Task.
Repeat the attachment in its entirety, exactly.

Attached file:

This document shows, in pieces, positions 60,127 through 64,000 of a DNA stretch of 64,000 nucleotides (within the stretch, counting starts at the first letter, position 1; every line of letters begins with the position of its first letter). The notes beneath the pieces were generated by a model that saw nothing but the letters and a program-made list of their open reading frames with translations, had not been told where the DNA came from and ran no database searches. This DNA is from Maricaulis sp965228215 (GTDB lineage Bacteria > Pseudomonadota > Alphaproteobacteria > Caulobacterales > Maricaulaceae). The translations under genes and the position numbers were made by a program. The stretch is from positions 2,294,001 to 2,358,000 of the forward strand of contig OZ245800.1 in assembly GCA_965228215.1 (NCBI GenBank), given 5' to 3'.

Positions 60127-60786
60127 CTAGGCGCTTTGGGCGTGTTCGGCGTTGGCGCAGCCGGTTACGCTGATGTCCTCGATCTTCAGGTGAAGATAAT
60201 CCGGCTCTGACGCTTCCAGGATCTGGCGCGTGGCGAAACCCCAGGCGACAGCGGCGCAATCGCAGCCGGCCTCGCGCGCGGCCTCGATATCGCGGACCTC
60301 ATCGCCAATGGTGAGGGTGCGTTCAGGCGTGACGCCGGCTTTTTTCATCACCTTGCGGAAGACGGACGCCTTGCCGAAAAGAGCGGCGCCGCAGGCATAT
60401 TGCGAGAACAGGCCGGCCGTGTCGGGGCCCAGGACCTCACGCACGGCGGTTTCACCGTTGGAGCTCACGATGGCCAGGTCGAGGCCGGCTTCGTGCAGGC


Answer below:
This document shows, in pieces, positions 60,127 through 64,000 of a DNA stretch of 64,000 nucleotides (within the stretch, counting starts at the first letter, position 1; every line of letters begins with the position of its first letter). The notes beneath the pieces were generated by a model that saw nothing but the letters and a program-made list of their open reading frames with translations, had not been told where the DNA came from and ran no database searches. This DNA is from Maricaulis sp965228215 (GTDB lineage Bacteria > Pseudomonadota > Alphaproteobacteria > Caulobacterales > Maricaulaceae). The translations under genes and the position numbers were made by a program. The stretch is from positions 2,294,001 to 2,358,000 of the forward strand of contig OZ245800.1 in assembly GCA_965228215.1 (NCBI GenBank), given 5' to 3'.

Positions 60127-60786
60127 CTAGGCGCTTTGGGCGTGTTCGGCGTTGGCGCAGCCGGTTACGCTGATGTCCTCGATCTTCAGGTGAAGATAAT
60201 CCGGCTCTGACGCTTCCAGGATCTGGCGCGTGGCGAAACCCCAGGCGACAGCGGCGCAATCGCAGCCGGCCTCGCGCGCGGCCTCGATATCGCGGACCTC
60301 ATCGCCAATGGTGAGGGTGCGTTCAGGCGTGACGCCGGCTTTTTTCATCACCTTGCGGAAGACGGACGCCTTGCCGAAAAGAGCGGCGCCGCAGGCATAT
60401 TGCGAGAACAGGCCGGCCGTGTCGGGGCCCAGGACCTCACGCACGGCGGTTTCACCGTTGGAGCTCACGATGGCCAGGTCGAGGCCGGCTTCGTGCAGGC